Real Name: Unrevealed
Identity/Class: Alternate Reality (Earth-57780) human advanced technology-user
Occupation: One might expect that he’s a toymaker because, you know, his name is Toymaker, but we see exactly zero evidence of that anywhere in this comic (see comments).
Group Membership: None
Affiliations: His "helpers" (as they were called by the police);
he enlarged a fly and a butterfly to aid his plot;
"Old Casanova" might consider him an ally (or at least a wingman), since he gave Casanova a chance for some alone time with Aunt May
Enemies: Spider-Man (Peter Parker), the nation of
Egypt (sort of), the Metropolitan Museum of Art staff and patrons,
specifically anyone associated with the Treasures of Tutankhamun exhibit.
Known Relatives: None
Base of Operations: New York City, New York, USA
First Appearance: Spidey Super Stories#40/1 (May, 1979)
Powers/Abilities: None apparent, but his “Fun Machine”
can cause inanimate objects to shrink or cause small insects to grow,
for a period of 1 hour. Whether it can do the reverse and grow
inanimate objects or shrink insects (or affect other living creatures
at all) remains unclear.
If he built it himself, he must be a talented engineer.
He’s also a tremendous shot when trying to hit insects from across the room.Height: 5'8" (by appoximation)
(Spidey Super Stories#40/1) - Peter Parker took his Aunt May to see the Tutankhamun exhibit at the Metropolitan Museum of Art (This was a real thing at the time – see below). Standing across the street from the museum, they saw hundreds of people standing in line. Aunt May suggested that first they should eat the picnic lunch Peter was carrying in nearby Central Park.
"On the line" the Toymaker and his two helpers planned to steal Tutankhamun's treasures. Toymaker stepped into a grassy area directly next to the line and changed into a museum guard uniform, including changing from purple pants into blue pants, in full view of hundreds of people in line, who apparently said nothing. Somehow, this allowed him and his two helpers to skip the line and sneak directly into the Tutankhamun exhibit, even though his helpers were not dressed as guards. Needing a distraction, he saw a fly on the far wall and zapped it with his Fun Machine, which caused it to grow to approximately six feet. While the museum patrons panicked, his helpers each took a full-size axe and sledgehammer out of their trench coats and smashed the glass cases of the Tutankhamun exhibit. Toymaker zapped the revealed treasures with his Fun Machine, shrinking them to approximately six inches. "Now they’re toys for Tuts!" he intoned as he put them in his pocket. Two real museum guards arrived and exclaimed that Toymaker “stole everything”, though we only ever see him with 3 stolen pieces.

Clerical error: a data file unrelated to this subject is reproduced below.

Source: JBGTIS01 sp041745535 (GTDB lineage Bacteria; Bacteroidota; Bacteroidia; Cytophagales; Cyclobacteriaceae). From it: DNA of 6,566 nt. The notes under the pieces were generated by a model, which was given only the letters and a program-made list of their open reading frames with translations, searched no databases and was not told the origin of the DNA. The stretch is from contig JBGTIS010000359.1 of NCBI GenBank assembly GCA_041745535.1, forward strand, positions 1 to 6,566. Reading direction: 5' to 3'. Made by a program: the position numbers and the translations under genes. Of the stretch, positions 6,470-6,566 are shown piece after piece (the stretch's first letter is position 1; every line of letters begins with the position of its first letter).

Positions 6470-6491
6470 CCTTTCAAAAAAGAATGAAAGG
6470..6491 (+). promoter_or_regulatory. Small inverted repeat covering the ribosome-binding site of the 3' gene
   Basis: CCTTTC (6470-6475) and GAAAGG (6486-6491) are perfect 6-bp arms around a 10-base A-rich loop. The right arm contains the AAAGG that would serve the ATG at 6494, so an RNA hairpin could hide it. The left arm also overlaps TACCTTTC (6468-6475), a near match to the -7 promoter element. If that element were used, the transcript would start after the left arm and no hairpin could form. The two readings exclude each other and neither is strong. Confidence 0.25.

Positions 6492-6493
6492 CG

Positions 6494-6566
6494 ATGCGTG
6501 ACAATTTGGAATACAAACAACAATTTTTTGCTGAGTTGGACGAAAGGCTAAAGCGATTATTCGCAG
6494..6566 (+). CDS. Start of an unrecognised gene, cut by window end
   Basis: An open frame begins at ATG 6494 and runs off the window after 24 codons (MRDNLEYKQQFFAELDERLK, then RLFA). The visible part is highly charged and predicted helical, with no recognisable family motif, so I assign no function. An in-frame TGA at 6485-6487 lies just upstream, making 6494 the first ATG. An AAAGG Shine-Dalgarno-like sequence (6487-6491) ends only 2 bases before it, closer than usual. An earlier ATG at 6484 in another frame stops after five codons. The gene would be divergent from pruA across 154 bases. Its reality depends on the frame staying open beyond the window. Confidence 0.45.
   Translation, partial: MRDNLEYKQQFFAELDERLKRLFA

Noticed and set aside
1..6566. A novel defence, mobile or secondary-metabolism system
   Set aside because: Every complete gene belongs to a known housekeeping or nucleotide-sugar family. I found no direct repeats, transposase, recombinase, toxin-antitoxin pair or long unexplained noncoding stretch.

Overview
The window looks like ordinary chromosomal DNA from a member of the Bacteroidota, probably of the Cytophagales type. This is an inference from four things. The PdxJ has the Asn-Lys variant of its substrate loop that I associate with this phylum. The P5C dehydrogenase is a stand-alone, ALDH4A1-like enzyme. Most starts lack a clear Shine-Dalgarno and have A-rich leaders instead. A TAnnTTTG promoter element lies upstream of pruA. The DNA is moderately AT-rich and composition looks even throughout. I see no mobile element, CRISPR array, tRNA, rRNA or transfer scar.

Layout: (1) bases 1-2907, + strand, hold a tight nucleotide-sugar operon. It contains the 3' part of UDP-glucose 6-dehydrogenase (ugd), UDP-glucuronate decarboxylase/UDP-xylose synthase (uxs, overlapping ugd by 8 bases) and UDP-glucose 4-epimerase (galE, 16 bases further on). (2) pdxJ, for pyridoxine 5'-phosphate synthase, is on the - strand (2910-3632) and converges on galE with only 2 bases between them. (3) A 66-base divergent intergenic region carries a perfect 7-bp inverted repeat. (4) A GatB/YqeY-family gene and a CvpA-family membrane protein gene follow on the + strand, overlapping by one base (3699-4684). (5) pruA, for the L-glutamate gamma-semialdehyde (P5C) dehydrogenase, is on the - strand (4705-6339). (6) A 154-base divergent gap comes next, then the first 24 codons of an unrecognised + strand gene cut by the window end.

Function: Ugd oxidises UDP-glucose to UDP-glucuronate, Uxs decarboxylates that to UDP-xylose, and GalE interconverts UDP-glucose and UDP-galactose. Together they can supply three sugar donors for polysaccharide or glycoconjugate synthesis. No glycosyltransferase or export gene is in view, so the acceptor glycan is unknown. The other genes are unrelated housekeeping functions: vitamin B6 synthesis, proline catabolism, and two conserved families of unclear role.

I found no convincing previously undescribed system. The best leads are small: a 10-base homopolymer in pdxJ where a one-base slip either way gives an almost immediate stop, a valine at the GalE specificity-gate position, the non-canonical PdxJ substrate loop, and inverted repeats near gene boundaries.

Meanwhile in Central Park, Peter and Aunt May stood by a lake watching kids race toy boats. An elderly gentleman in a nice suit (whom I’ll call “Old Casanova”) sidled up to Aunt May and said “It’s a toy boat race” which already seemed quite obvious. He also observed "It’s so calm by the lake" despite at least 5 kids screaming and cheering for their toy boats a few feet away. Peter’s Spider-Sense tingled, and somehow he knew it was something to do with the museum several blocks away (instead of, for example, warning him about Old Casanova’s amorous intentions towards Aunt May). He told Aunt May to go ahead and have a picnic with Old Casanova because Peter wanted to go buy a ballon (NOTE: Not a balloon, a ballon). Aunt May guessed that buying ballons are “Peter’s idea of a big time!” (It’s left to the reader’s imagination to determine what exactly Aunt May thinks a ball-on is that gets Peter so excited).
Peter changed into his Spidey outfit and web-swung from the trees in Central Park back to the museum, thinking “I wonder if this is how Tarzan got started!” He swung into the Tutankhamun exhibit, and saw the disguised Toymaker fleeing with his helpers towards an exit, and a giant fly blocking the other exit where the museum patrons were trying to escape. Spidey thought “Tut-tut, Toymaker, I’d know your work anywhere!” He webbed the giant fly to the top of the door with his webbing, which he called “my net” for some reason.